Rallying icon returns for Targa High Country One of the most potent and recognised rally cars of the 1980s will make its return to competition in next month's Targa High Country tarmac rally, based in north east Victoria. The Datsun 120Y...
Rallying icon returns for Targa High Country
One of the most potent and recognised rally cars of the 1980s will make its return to competition in next month's Targa High Country tarmac rally, based in north east Victoria.
The Datsun 120Y driven by two-time Australian Rally Champion, George Fury, has been faithfully rebuilt by Queenslander Jason Lea, and will be a star attraction at the inaugural event, round one of the Octagon-owned Australian Targa Championship.
The Datsun will be one of 225 cars that will contest the three-day, 17-stage, 850 kilometre event that will start with a spectator stage around the streets of Mansfield on Friday, November 5, and will finish on Mt Buller on Sunday, November 7.
Lea and co-driver, David Balfour, are excited to be bringing one of Australia's much-loved rally cars back for competition. The car's rebuild has brought it back to its original specification, as driven by Fury in the 1986 Alpine Rally.
After the disbanding of Nissan's factory rally team in the early 1980s, former Nissan mechanic, Jamie Drummond, built the 120Y using leftover parts from the team's rally program.
While the Datsun 120Y was never the prettiest, or the most successful car built by the Japanese manufacturer, this particular example was transformed by Drummond into a rally winner.
It is fitted with a potent Nissan FJ24 engine, mated to an Option 1 close ratio gearbox, with a 'works' Stanza purpose-built 5-link rear end.
"The engine was out to well over the standard 240RS Nissan's power output of 270 horsepower," Lea says. "Its torque of 250 foot pounds was what gave the car an incredible ability to perform so well at the Alpine rallies from '83 to '86."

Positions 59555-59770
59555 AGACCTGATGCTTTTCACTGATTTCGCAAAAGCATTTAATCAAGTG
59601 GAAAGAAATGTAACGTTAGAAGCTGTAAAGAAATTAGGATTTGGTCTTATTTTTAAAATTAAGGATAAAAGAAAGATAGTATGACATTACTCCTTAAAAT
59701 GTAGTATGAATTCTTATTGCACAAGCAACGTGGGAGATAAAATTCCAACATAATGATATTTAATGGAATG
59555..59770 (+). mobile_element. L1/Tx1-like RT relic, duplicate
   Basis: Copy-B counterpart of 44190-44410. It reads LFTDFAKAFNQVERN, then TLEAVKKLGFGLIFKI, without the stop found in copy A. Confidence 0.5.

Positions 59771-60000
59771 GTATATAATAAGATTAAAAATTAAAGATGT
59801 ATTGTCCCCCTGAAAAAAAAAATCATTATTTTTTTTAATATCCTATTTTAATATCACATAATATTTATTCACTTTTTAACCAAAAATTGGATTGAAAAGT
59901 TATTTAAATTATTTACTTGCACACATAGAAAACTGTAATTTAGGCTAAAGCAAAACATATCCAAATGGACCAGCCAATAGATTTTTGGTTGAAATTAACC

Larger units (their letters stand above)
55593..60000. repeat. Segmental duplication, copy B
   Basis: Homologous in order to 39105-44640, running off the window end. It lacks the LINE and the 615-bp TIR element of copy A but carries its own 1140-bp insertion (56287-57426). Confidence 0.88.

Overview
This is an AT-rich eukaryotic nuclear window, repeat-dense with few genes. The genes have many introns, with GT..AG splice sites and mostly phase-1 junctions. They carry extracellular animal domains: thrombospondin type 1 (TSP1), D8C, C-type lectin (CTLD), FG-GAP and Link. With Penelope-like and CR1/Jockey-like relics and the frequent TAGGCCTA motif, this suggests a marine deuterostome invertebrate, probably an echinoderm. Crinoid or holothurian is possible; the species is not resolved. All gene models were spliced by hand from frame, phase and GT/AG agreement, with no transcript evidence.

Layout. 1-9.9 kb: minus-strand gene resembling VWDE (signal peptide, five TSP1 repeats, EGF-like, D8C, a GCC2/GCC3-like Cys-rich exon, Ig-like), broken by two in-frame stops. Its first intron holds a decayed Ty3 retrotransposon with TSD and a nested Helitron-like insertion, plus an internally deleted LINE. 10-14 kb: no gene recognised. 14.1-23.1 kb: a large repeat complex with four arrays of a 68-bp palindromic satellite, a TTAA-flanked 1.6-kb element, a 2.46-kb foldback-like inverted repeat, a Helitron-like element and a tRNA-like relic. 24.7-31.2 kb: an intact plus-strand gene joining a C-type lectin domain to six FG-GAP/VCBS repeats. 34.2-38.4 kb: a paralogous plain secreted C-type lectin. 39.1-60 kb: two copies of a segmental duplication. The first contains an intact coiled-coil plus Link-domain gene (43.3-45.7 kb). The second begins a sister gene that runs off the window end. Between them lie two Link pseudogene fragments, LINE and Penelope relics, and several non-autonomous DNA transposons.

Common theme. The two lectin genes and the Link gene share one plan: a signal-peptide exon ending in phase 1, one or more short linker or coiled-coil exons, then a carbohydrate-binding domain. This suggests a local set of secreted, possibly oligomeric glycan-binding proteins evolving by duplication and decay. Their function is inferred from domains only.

Originally built by famed engine builder Bill Blydenstein in the UK, the engine was straight out of a Group B Nissan 240RS that was competing on the European rally circuit. It was later rebuilt in Australia by Dave Bailey.
Lea first saw the car when he spectated at the Alpine Rally in 1982, and held a long desire to purchase the car and see it back in competition.
"Having been able to buy it a few years ago, I was not prepared to separate it into bits and pieces and lose a rare and original piece of Australian rallying history.
"The rebuild included a freshen up of the rare Nissan FJ24 engine, and it is ready to tackle the demanding, tight and twisty roads of Targa High Country.
"This car would have to be one of the most original, and unique, rally cars in the country. The dust from the Alpine Rally and the Stanley plantation (also in the north east) is still under the carpets!" Lea added.
"I'm very much looking forward to giving the car its head at Targa High Country."
Lea has many years experience in historic circuit racing, having campaigned a Datsun 2000 Sports (Fairlady) and a Datsun 280Z in the past, but he says, for him, his participation in motorsport is more about the machinery.
"It's all about the cars - they are the history," he adds. "I am just a custodian of the cars for a short while, but I very much enjoy them as I put these fantastic Datsuns through the rigours of competition."
Targa High Country consists of eight competitive stages each day, heading north to Wangaratta via Whitfield on the Saturday, and to Eildon via Jamieson on Sunday. Each day will end with a 20 kilometre stage to the summit of Mt Buller. A five kilometre stage around the streets of Mansfield will kick off the event.